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Why Urban Beekeeping Can Be Bad for Bees

Why Urban Beekeeping Can Be Bad for Bees

| August 13, 2013 | 1 Comment

The rise in urban beekeeping could end up resulting in too many bees with too few flowers to feed on, two U.K. scientists warn. That’s already the case in London, where the number of urban hives has doubled over the past five years, they say.

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Tucson Food Bank Helps The Needy Grow Their Own Food

Tucson Food Bank Helps The Needy Grow Their Own Food

| July 28, 2013 | 0 Comments

As the number of people seeking emergency food aid continues to grow, food banks have started thinking about what more they can do to help their clients become more self-sufficient. Some, like the Community Food Bank of Southern Arizona, are teaching people to grow food at community farms and helping them set up home gardens.

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The FDA Doesn’t Want Chickens To Explore The Great Outdoors

The FDA Doesn’t Want Chickens To Explore The Great Outdoors

| July 25, 2013 | 1 Comment

The FDA’s new proposal aims to reduce the risk that chickens will pick up salmonella from wildlife and lay contaminated eggs. But some farmers worry that the guidance could make it much harder for them to let their birds range freely on pastures.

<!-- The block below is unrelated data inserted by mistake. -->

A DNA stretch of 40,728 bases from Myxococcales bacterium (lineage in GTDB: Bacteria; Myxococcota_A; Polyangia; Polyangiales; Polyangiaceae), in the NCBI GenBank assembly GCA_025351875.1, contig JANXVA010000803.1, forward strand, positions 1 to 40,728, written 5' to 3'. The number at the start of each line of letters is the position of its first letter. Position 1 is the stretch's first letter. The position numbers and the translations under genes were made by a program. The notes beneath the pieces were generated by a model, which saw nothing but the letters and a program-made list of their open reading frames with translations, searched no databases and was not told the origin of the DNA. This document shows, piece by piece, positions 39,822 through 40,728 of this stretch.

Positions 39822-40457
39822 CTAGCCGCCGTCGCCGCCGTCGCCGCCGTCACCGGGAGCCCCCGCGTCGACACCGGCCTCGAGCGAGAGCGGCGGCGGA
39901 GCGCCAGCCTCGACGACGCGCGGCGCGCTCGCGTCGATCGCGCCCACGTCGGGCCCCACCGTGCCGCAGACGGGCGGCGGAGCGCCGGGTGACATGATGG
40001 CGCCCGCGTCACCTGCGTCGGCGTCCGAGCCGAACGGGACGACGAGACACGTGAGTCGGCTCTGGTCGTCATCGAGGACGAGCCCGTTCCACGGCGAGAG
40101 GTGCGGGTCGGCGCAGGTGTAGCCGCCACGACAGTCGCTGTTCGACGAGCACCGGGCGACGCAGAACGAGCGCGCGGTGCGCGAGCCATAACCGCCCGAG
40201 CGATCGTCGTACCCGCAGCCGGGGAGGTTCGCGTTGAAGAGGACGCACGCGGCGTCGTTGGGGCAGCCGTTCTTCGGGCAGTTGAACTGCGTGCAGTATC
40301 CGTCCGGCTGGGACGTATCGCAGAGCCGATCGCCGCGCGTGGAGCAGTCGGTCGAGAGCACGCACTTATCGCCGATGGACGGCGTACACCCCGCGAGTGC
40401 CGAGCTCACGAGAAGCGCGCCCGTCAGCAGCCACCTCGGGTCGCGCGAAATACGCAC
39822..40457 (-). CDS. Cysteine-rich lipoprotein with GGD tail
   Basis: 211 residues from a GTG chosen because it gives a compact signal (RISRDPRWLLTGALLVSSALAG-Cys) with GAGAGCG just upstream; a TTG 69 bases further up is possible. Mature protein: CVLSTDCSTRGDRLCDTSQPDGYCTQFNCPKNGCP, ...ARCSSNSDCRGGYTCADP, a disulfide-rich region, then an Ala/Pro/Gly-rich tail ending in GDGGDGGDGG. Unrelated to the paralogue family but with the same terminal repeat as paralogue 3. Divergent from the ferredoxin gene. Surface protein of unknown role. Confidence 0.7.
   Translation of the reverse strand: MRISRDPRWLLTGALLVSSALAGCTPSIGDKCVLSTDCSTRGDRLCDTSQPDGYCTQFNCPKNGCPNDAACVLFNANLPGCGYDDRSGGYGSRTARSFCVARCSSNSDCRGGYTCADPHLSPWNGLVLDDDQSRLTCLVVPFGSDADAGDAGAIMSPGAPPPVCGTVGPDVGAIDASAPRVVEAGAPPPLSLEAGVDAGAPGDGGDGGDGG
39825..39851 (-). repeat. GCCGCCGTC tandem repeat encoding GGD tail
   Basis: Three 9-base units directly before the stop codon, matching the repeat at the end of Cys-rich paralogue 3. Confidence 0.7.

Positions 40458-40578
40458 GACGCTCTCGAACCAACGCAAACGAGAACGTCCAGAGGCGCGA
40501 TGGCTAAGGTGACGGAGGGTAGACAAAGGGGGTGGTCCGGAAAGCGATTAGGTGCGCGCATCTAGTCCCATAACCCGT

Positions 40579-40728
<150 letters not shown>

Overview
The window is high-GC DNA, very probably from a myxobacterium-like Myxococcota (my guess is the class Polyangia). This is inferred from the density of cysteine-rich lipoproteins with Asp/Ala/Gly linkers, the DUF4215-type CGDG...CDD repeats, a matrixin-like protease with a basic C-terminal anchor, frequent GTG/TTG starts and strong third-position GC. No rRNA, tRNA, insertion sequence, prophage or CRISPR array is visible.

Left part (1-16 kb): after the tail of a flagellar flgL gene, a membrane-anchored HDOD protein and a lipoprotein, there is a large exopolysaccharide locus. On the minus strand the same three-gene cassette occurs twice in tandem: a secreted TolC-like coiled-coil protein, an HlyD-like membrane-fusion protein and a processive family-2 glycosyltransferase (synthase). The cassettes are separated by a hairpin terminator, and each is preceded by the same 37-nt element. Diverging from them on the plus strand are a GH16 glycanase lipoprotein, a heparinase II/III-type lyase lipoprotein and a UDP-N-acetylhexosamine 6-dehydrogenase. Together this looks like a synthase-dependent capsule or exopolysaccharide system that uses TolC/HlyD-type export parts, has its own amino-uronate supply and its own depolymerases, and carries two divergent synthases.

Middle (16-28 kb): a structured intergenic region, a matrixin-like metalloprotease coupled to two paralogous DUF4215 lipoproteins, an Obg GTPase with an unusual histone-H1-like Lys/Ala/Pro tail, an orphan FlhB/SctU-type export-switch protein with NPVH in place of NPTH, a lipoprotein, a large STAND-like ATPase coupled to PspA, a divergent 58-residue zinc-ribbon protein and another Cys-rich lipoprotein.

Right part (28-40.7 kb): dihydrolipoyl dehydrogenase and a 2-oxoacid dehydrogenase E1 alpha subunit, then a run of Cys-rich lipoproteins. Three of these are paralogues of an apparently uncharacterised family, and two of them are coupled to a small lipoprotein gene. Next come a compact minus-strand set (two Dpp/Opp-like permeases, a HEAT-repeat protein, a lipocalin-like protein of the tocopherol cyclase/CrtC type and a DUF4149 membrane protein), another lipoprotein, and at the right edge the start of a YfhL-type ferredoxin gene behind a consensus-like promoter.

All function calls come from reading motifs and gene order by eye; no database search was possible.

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Scape Velocity: Green Garlic Takes Flight

Scape Velocity: Green Garlic Takes Flight

| July 17, 2013 | 0 Comments

Scapes are the gardener’s dividend. The taste of that green garlic is haunting — biting, fresh, vegetal and verdant. It is to mature garlic what a string quartet is to an orchestra; what a sonnet is to a novel.

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Hipsters Off The Hook: The Truth Behind Abandoned Backyard Chickens

Hipsters Off The Hook: The Truth Behind Abandoned Backyard Chickens

| July 11, 2013 | 1 Comment

Unwanted chicks are filling up some city shelters around the country, and some activists are blaming fair-weather hipster farmers. But a closer look reveals another root cause: When urban farmers order hens, they often end up instead with roosters — illegal in many cities.

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Why Micro-Gardening Could Go Big

Why Micro-Gardening Could Go Big

| July 9, 2013 | 0 Comments

Micro-gardens are small spaces, such as balconies, patios and rooftops, cultivated with planting containers like wooden boxes and trash cans. Now, creative reuse of old materials and some new tools for sale are making it easier for urban dwellers to stretch their green thumbs.

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The Perfect Peach: Recipes and Stories from the Masumoto Family Farm

The Perfect Peach: Recipes and Stories from the Masumoto Family Farm

Just in time for peach season, farmer-memoirist David Mas Masumoto and family come out with The Perfect Peach: Recipes and Stories from the Masumoto Family Farm, with a recipe for chilled Peach Gazpacho.